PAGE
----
Holy Cannoli — I don’t know what kind of eldritch flavor alchemy the Bones folks are using, but I’m stunned and delighted to find that this coffee actually reminds me of the flavors of a good cannoli–the subtle sweetness of the filling, the nuttiness of the wafer, and just a touch of chocolate. The reason this flavor works so well is that it doesn’t hit you over the head with the combination. Some flavored coffees so overwhelm you that the taste becomes cloying. “Holy Cannoli” hits that right level of subtlety so that you don’t forget you’re drinking coffee, but you’ve got a nice sensory boost from the other flavors. Plus, and I think this is really a key factor, it helps when the added flavor actually complements the flavor of coffee itself. Having a cannoli with a cup of coffee makes sense as a flavor combination. Other flavors, not so much, as in the case of…
Electric Unicorn — This is billed as a “fruity cereal” flavor–think “bowl of Fruity Pebbles.” I won a sample of this flavor in a Bones giveaway and was curious to try it out. Turns out, this one was a big miss for me personally. During my first two sips, I was intrigued, if a bit confused. However, around Sip #3, I actually started feeling a bit nauseated. It’s not even that it was too sweet (obviously, since I controlled the level of added sugar in my cup); it’s that the flavoring was just so strong, and it seemed to clash with the natural flavor of the coffee so much, that the whole thing just wasn’t appealing after just a few swigs. I’m willing to give unusual flavors a try, but if I have no desire to finish the mug, that’s a really bad sign. I’d say pass on this one, unless you’re REALLY intrigued by the flavor concept, in which case I’d recommend maybe starting with a sample pack first.
Sinn-o-Bunn — Again, here we have a flavor where they nail the concept in a way that almost defies logic. In fact, for this cinnamon-roll-flavored blend, the magic works a little *too* well. I wanted to get a good sense of this one, so I brewed a pot with a ratio of 3:1 Bones to plain decaf, and after the first mug, I could almost go back and cut it a little more. The flavor of not just cinnamon but honest-to-goodness “cinnamon roll with cream cheese icing” is *so* strong that dialing it down by mixing it with some non-flavored coffee may just be the way to go for me. Truth be told, that’s not necessarily a bad thing if you want to see your coffee dollars stretch a bit. You could find a good quality non-flavored roast (perhaps some of Bones’ single-origin coffee) to throw in the mix so that it dials the flavor strength down a bit and extends the enjoyment of the flavored beans to additional brews. Either way, this flavor is a qualified win for me.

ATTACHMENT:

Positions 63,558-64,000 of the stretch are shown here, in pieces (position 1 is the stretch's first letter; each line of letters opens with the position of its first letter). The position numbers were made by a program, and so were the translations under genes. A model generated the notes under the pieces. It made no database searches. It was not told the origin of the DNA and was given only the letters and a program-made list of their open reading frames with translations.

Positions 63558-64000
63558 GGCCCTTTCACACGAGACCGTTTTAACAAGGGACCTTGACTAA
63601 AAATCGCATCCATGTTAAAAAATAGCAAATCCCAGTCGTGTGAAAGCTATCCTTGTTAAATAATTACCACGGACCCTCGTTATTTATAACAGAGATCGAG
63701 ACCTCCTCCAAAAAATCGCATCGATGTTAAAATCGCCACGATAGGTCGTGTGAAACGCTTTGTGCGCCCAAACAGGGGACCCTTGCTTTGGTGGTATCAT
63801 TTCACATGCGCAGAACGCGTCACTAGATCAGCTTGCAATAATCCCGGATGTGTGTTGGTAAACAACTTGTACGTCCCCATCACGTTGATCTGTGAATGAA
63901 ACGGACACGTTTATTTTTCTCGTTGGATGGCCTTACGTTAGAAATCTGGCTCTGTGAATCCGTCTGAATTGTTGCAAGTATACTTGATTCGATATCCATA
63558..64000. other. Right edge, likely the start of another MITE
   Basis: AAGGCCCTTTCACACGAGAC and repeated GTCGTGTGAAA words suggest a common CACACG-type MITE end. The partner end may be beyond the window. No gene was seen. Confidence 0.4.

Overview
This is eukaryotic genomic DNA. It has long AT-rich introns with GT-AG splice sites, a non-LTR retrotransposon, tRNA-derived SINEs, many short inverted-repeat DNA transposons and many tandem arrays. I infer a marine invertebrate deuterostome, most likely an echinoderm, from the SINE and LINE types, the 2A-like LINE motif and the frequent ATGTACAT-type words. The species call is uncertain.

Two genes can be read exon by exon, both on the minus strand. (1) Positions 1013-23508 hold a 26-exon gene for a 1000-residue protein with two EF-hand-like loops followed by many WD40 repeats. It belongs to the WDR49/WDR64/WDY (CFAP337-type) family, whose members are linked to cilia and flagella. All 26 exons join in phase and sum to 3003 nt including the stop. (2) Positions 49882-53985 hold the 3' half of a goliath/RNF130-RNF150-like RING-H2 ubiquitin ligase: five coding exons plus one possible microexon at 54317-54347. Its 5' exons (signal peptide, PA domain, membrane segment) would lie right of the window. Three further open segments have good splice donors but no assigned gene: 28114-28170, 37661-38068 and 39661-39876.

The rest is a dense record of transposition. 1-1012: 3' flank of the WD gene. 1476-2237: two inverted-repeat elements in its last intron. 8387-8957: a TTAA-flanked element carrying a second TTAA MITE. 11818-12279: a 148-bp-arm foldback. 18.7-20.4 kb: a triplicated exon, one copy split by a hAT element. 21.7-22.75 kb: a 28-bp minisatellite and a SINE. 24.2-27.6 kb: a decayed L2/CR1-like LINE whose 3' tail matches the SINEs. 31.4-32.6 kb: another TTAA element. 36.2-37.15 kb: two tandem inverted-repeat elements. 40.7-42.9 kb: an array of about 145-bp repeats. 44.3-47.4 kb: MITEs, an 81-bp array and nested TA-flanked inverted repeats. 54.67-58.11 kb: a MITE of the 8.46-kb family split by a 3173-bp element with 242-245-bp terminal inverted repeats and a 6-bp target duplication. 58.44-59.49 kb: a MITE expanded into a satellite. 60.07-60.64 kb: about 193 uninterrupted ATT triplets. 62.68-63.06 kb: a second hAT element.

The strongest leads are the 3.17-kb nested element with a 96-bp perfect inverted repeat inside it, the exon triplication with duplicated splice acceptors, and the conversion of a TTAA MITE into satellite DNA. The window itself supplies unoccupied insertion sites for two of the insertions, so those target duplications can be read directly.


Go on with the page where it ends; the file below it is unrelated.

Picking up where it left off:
[Fall Seasonal Flavor] Frankenbones – One of the cool things about buying coffee from a small-batch roaster like Bones is that there are seasonal flavors that come around periodically. While these flavors aren’t available right now, they will be later in the year, so I wanted to put them on your radar now. Frankenbones is one that I’m going to give another shot. The flavor of this autumn seasonal offering is listed as “chocolate hazelnut” but when I had it, the chocolate came through much more clearly than the hazelnut did. It was still good, but I just didn’t get as much of the distinction there. That said, I’m a mocha fiend, so chocolate coffee ANYTHING is a winner for me. I happened to receive a bag of it over Christmas and will be enjoying it soon, so I’ll pop back in the comments and let you know if it won me over even more!
[Winter Seasonal Flavors]The Winter Holiday Exclusive Flavors: White Chocolate Peppermint Bark, Gingerbread, Egg Nog, Jingle Bones, Oh Fuuudge! — Two years ago, we ordered the sample pack of the “holiday” flavors, along with a few extra full bags of Oh Fuuudge! and Peppermint Bark (see above, re: my love for both chocolate and mint). Those two are obviosuly my favorites of the bunch. Jingle Bones is a nice mix of coconut, vanilla, and caramel, and I liked that quite a bit; it reminded me one of my favorite local coffee brands that mixes coconut flakes in the whole-bean bags. Not all of the flavors worked for me—I didn’t love the gingerbread and eggnog samples. Don’t get me wrong; they get the flavors right and they’re not that bad (sorry, Electric Unicorn). They’re just not what I prefer. All in all, it’s a great selection, and if you’re a fan of any of the “holiday flavors” from Starbucks, you should check out Bones’ offerings when they become available in the late fall.